But it’s, it’s not unusual apparently to do this. And I don’t think anybody would necessarily fault, at least not a, a good capitalist would fault a giant for making these sorts of decisions to save money. But Google again denying that they’re doing this to save money, it certainly is contradictory to how they want it to be perceived as this, you know, innovative forward thinking company that does all these great things for the employees. And I’m sure they do. Those full time employees are probably pretty happy.

Farron Cousins:                  Yeah.

Mollye Barrows:                You know, for the most part, except for the ones that are walking out in protest over the handling of sexual harassment claims and that sort of thing. But, you know, it’s, it’s, it’s interesting though, it’s all happening at the same time that the justice department is gearing up potentially to investigate Google and Apple and Amazon and Facebook and they just divvied up jurisdiction between the Federal Trade Commission and the Justice Department to look into these companies because they are so powerful.

They are so massive that everything from the influence they have on the people who use these, these social media, social engines as well as the competition and what they do to squash competition. So the Justice Department says they’re now going to look into or that they have divided the pie. If they do look into any of these companies, the Justice Department says they will look into Google, they have jurisdiction over Google as well as Apple.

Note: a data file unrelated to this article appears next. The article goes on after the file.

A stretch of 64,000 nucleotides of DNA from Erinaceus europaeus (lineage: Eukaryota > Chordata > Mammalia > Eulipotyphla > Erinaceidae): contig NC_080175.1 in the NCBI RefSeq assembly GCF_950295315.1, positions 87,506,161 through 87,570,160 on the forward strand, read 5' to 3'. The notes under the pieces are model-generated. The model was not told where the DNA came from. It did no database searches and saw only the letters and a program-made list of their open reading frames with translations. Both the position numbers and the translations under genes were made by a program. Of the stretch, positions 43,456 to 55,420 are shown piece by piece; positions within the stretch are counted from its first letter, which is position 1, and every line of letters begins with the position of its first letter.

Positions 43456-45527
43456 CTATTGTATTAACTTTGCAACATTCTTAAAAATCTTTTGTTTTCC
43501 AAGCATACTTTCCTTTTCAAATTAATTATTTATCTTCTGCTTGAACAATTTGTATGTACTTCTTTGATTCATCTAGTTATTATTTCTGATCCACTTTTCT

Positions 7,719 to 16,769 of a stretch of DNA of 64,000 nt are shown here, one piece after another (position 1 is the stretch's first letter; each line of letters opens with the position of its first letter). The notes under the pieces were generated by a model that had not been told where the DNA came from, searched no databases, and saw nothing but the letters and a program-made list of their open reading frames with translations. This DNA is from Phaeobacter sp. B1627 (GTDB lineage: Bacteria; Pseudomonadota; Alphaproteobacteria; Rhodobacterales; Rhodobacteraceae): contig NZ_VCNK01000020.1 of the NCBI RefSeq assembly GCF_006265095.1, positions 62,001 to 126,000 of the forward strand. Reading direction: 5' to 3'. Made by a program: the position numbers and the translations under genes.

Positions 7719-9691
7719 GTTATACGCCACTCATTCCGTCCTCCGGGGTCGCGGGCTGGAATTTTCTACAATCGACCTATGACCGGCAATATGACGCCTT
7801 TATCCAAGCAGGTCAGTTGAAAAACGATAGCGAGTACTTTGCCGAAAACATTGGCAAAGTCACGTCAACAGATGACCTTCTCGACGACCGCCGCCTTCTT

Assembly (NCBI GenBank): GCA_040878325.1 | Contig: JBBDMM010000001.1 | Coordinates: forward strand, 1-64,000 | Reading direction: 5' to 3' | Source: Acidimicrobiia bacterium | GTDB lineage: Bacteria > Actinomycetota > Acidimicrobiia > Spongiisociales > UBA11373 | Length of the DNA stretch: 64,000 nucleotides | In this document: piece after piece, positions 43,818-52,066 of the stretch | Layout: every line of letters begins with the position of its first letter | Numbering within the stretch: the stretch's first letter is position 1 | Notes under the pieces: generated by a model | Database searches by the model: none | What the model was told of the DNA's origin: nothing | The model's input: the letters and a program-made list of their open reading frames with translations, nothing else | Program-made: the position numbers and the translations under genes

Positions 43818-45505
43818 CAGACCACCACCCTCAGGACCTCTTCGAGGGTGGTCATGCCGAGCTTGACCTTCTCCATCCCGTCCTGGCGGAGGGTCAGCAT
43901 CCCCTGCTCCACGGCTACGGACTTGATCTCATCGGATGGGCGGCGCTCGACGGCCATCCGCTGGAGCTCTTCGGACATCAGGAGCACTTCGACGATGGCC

And the FTC would have jurisdiction over Amazon and Facebook. So it’s going to be interesting to see. This is just one more, you know, pebble, if you will, in the, in the jar that’s rising the water that perhaps, you know, the feds are gonna eventually come in and say, we really want to see what’s going on behind closed doors.

Farron Cousins:                  Yeah and it’s, you know, in my opinion, and I think a lot of people’s opinion way past due for these investigations to take place. Mollye Barrows, Trial Lawyer Magazine. Thank you very much for talking with us.

Mollye Barrows:                Thanks Farron.

Farron Cousins is the executive editor of The Trial Lawyer magazine and a contributing writer at He is the co-host / guest host for Ring of Fire Radio. His writings have appeared on Alternet, Truthout, and The Huffington Post. Farron received his bachelor's degree in Political Science from the University of West Florida in 2005 and became a member of American MENSA in 2009. Follow him on Twitter @farronbalanced